It wasn’t there. We looked very, very carefully, made a few steps back and forward, but it wasn’t there.
As I was trying to cope with the situation, I started to assess the damage. I had all my cards in it, my ID and my driver license. In less than 2 weeks I had to fly to London. It was a very, very bad moment for me to lose my ID. And my cards.
And yet, here I was, wallet-less and powerless.
Reaching for my wallet was suddenly returning a “404 – Not Found” message. It was very frustrating.
During all these 10 or 15 minutes, Raluca kept saying something about “the angels who are really working here”, hinting at the fact that maybe the wallet wasn’t lost. I wasn’t so sure. As a matter of fact I was already starting to think about the next steps. How to replace my IDs, to block my cards and so on.
At this point, I briefly noticed, with the corner of my eye, a lady approaching very slowly, almost in circles, assessing me from a distance. We made eye contact. She asked bluntly: “Did you lose something, sir?”. I couldn’t believe my ears. “Yes, my wallet”. “Well, my husband has it”, she said and I saw a mad approaching behind her.
He looked at me like he was trying to see through me and asked, also bluntly: “What’s your name?”. I answered “Dragos Roua”. “And where are you born?”, the man continued. I told him my birth city. He reach to his pocket, took out my precious wallet and returned it to me.
“Our son found it, 15 minutes ago” the lady told us.
I can’t describe the feelings of relief, warmheartedness and joy I experienced during those seconds. It was like, for 10 or 15 minutes, I was dead. Like non0existing. No id, no access to money. Nothing. And all of a sudden, I was reborn.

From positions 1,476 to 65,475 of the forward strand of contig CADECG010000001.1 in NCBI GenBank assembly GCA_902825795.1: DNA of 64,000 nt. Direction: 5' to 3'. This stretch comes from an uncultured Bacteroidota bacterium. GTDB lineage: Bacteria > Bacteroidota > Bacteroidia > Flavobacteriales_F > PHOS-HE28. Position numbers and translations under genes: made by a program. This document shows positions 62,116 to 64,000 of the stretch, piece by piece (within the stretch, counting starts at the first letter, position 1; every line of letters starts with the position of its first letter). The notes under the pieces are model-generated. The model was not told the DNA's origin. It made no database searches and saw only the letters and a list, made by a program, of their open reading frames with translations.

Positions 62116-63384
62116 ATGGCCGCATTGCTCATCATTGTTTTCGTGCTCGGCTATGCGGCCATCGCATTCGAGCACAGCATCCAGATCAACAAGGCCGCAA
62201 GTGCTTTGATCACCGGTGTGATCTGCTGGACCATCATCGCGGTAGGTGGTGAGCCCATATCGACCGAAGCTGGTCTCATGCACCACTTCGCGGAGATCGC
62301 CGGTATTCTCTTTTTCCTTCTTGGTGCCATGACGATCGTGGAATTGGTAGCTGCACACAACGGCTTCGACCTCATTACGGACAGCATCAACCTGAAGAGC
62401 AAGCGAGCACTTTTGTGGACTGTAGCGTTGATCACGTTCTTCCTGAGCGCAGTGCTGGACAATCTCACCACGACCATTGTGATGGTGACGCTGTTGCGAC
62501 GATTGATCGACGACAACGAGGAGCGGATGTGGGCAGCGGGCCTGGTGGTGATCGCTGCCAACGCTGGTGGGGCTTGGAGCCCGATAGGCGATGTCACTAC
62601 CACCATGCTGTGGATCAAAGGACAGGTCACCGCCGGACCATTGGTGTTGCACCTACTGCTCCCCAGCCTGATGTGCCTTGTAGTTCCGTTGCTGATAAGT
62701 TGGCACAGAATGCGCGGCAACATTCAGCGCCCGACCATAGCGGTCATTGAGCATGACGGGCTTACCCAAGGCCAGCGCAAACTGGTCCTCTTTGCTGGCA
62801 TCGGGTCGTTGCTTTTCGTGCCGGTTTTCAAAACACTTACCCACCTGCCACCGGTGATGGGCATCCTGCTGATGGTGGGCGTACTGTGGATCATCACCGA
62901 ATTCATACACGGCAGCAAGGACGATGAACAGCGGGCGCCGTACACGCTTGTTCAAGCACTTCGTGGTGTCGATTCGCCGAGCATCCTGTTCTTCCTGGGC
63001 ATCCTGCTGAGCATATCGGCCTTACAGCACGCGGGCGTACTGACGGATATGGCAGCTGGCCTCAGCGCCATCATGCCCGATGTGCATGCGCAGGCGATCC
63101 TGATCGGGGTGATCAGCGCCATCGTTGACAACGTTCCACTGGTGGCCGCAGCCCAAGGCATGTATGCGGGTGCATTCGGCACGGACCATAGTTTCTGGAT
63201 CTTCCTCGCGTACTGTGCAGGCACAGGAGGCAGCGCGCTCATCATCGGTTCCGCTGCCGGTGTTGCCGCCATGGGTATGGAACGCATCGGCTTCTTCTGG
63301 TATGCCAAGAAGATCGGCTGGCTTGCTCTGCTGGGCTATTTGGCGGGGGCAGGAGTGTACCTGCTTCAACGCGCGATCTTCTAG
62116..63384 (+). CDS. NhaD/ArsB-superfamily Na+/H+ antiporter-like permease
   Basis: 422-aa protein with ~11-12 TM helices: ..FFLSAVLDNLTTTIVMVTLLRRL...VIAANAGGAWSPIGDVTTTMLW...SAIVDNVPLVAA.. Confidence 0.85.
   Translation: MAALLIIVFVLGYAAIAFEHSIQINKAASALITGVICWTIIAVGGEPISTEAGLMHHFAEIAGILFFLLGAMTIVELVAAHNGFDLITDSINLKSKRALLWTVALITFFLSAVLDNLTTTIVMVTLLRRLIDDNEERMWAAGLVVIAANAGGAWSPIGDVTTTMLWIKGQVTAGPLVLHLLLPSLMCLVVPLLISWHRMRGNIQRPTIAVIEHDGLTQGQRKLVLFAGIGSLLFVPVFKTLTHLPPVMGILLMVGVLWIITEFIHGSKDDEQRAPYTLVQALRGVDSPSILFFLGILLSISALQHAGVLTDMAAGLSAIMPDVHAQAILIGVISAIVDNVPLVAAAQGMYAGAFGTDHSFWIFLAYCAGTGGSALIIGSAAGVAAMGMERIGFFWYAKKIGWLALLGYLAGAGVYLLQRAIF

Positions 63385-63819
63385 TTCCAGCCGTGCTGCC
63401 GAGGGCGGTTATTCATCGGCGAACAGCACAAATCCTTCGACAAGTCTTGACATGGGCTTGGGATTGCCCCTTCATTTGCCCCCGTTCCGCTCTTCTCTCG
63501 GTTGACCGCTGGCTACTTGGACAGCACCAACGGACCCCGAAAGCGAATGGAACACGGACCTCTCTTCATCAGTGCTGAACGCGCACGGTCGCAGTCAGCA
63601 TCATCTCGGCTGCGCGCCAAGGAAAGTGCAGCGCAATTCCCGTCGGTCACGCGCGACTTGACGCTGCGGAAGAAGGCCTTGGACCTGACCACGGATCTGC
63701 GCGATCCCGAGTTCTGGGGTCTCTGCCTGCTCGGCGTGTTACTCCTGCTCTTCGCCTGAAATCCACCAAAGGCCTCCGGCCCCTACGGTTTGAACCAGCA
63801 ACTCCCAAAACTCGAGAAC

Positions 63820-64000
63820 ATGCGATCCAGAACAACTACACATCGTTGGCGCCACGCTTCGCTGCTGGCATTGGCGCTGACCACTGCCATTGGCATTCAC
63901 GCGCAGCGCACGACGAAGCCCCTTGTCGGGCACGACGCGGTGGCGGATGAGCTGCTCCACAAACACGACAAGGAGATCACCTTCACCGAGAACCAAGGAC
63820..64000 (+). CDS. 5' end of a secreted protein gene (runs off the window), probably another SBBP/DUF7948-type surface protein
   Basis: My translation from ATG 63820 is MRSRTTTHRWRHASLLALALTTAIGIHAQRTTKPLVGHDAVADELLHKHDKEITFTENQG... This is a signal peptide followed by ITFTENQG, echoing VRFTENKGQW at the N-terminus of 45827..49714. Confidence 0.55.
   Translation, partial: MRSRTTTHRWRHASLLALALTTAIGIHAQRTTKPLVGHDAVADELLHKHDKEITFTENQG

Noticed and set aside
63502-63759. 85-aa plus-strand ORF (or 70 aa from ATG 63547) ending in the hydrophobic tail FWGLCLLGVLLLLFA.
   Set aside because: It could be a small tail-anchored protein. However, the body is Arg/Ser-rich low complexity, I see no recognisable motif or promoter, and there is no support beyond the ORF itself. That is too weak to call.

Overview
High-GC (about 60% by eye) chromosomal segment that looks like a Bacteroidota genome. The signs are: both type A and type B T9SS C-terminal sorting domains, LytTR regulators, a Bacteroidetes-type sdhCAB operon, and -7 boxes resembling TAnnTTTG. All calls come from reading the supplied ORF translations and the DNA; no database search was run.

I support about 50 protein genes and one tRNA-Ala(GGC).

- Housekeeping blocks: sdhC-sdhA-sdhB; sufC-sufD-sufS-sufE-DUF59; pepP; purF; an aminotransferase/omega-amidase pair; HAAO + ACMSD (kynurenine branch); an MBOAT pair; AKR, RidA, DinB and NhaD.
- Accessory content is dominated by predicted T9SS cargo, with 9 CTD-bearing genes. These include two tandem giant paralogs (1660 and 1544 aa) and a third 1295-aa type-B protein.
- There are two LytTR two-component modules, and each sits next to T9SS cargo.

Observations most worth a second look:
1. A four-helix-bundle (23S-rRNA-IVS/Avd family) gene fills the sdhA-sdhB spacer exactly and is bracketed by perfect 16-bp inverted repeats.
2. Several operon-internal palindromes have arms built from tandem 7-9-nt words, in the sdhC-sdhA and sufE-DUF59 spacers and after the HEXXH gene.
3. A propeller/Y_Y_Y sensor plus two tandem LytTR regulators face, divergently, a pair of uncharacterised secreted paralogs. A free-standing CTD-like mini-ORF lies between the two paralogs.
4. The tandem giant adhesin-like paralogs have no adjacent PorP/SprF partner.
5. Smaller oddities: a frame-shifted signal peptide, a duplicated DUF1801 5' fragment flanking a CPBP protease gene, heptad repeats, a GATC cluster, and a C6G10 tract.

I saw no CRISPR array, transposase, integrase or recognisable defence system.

I won’t get into more details, but Raluca’s sentence about “the angels working hard” proved to be true. Somebody did work hard for me to regain my identity during that short time window.
We may call that being, by lack of other terms, “my guardian angel”.
But it’s much more than that.
Running For My Life - from zero to ultramarathoner
The spooky thing about depression is that it sneaks in. There aren’t really trumpets and loud voices announcing: “Hail, hail, this is depression entering the room, all rise!” Nope. It’s slow, silent, creepy. It doesn’t even look like depression. It starts with small isolation thoughts like: “Maybe I shouldn’t get out today, I just don’t feel like going out”. And then it does the same next day. And then the day after that and so on. And then it starts to whisper louder and louder in your ears: “Why would you go outside, you loser? Didn’t have enough yet? Want more people to make fun of how much of a big, fat loser you are?”
And then you start to breath in guilt and shame, instead of air. Every breathe you take is putting more dark thoughts into your body.
Until you get stuck. You can’t move anymore. At all.
If you want to know how I got out of this space, eventually, check out my latest book on Amazon and Kindle.